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BBR

Bolton

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Re Leeds Parish Church.

I guess i was wrong am the island for the ground. I guess I looked at the map and saw the peninsula in the canal by Cclarence street and concluded the ground was there.

The following is what Trevor Delaney said in his book "The Grounds of Rugby League" in the chapter on defunct clubs

" Formed circa 1874-79 as a section of the church recreation club, " "T" lads owert t'bridge" played at Clarence Field, Crown Point, over Crown Point Bridge between the tow path of the Aire-Calder navigation and Clarendon Road just beyond Leeds locks. Bounded by a high wooden fence there were grandstands on each touchline. The record attendance for the ground of 20,000 was set against Runcorn in the 1900 Challenge Cup.......Beyond the far goal was a timber yard which is still there. The site, with cricket fields, which ran at right angles to the rugby field, is today industrial premises "

The book was published in 1991 so things may have changed at the site since then. I note the wording of Clarendon Road rather than Clarence Street. Is this relevant?

I hope, with your local knowledge, you can figure out exactly where it was.

i think the author of the book has not done his research. Clarendon Road does exist, but it is nowhere near to Hunslet - in fact it is not far from Leeds university - and nowhere near water.

I now know whereabouts it was situated to within a couple of hundred yards (give or take) and it is Clarence road (there never has been a Clarence street).

The timber yards as I recall were gone before '91. I suspect that the recreation ground opposite may well have been what he is talking about.

There was a large sports ground further on, but that was on Low Road - now another industrial estate - that was used up to 1987 and was home to Hunslet Nelson CC and also had a football and rugby pitch and a large fence around it. Now I am beginning to wonder if in years gone by, Low road was part of Clarence road. The more I dig the more interesting this becomes.

Not too sure if the Parish church will have records, I could imagine they were destroyed if the side was disbanded by the clergy.

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i think the author of the book has not done his research. Clarendon Road does exist, but it is nowhere near to Hunslet - in fact it is not far from Leeds university - and nowhere near water.

I now know whereabouts it was situated to within a couple of hundred yards (give or take) and it is Clarence road (there never has been a Clarence street).

The timber yards as I recall were gone before '91. I suspect that the recreation ground opposite may well have been what he is talking about.

Trevor Delaney did do his research, an excellent historian.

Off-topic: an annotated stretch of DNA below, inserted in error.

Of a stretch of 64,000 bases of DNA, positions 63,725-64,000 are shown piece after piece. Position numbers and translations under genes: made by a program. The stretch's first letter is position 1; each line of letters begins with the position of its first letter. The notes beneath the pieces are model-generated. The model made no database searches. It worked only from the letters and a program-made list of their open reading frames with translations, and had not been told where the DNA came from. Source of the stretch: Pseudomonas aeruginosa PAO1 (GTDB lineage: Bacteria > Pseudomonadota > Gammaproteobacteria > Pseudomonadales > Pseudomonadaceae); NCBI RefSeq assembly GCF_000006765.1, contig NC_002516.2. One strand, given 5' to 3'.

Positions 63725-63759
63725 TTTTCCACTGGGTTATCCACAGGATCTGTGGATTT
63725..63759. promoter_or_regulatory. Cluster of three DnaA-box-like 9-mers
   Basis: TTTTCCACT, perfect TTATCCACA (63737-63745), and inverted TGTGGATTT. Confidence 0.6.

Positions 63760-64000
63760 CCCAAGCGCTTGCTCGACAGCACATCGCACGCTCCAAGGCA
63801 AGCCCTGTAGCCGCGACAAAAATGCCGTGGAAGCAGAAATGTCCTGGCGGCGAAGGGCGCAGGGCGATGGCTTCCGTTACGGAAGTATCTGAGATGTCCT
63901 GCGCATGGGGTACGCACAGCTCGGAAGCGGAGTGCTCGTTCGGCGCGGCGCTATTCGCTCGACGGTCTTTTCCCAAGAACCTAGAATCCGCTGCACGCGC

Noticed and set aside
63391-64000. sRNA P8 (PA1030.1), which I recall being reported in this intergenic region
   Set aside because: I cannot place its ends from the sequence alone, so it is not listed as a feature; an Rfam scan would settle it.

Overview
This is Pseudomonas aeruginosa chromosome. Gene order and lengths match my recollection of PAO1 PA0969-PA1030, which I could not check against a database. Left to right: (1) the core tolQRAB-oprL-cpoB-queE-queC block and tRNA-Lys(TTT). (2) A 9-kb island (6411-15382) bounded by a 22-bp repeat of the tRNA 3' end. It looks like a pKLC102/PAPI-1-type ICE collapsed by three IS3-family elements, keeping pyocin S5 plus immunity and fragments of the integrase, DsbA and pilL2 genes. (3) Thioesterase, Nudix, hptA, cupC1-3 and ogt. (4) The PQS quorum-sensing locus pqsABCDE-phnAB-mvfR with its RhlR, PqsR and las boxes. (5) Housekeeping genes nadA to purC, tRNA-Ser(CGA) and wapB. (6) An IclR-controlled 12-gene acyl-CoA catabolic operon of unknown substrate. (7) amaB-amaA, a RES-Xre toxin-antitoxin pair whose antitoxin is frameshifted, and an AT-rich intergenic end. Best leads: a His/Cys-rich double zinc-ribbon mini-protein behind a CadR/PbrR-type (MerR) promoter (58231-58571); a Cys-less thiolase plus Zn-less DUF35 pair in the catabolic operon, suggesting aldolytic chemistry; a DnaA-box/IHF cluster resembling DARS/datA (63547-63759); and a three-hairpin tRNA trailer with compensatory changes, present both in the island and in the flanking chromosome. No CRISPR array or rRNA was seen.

Clarendon Road is an error, that's in Little Woodhouse. Clarence "Street" was York's ground!!.

The ground WAS on the timber yard.

If you get the right O.S. Map the outline of the pitch and the two stands is marked.

As you travel down CLARENCE ROAD the ground is on the left between the road and the towpath.

50 Yards or less on and you hit the the junction with Carlisle Road, where Carlisle played (only joking)

The best Parish Church article was in Code X111.....

They played in blue and black at one point

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Trevor Delaney did do his research, an excellent historian.

Clarendon Road is an error, that's in Little Woodhouse. Clarence "Street" was York's ground!!.

The ground WAS on the timber yard.

If you get the right O.S. Map the outline of the pitch and the two stands is marked.

As you travel down CLARENCE ROAD the ground is on the left between the road and the towpath.

50 Yards or less on and you hit the the junction with Carlisle Road, where Carlisle played (only joking)

The best Parish Church article was in Code X111.....

They played in blue and black at one point

Thanks. Now I know just where it is.

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Rod Keeligan, that's him. Was very knowledgeable Dennis was a nice man, i bet he was so proud when the twins turned out for Leeds - he always said they would play for them. It's a good few years since I saw him, he used to have a stall on Leeds market, don't know if he still does? Mally's name rings a bell.

Rod's just had his 45th wedding anniversary according to Farcebook.

Not sure if Dennis has retired, but I dropped past the stall last year and one of the twins (maybe Anthony) appeared to be running it himself. I can't remember whether this was confirmed.

My old man reckons the twins could have gone a good bit further in the game if they'd had more variety of coaching when younger, Dennis coached them until they were 16/17 I think.

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Rod's just had his 45th wedding anniversary according to Farcebook.

Not sure if Dennis has retired, but I dropped past the stall last year and one of the twins (maybe Anthony) appeared to be running it himself. I can't remember whether this was confirmed.

My old man reckons the twins could have gone a good bit further in the game if they'd had more variety of coaching when younger, Dennis coached them until they were 16/17 I think.

I played in the age group above the twins,they were very good,Mally Waite coached our age group,always remember the hill in East End Park during pre season,a killer.

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  1. Nigel Killick (he moved to Bradford around the same time as me)

Nigel Killick reffed Kirkholt WMC firsts and seconds in the Pennine League on many occasions. I was secretary at the time and he charged a fortune in expenses and then expected to have his beer bought for him !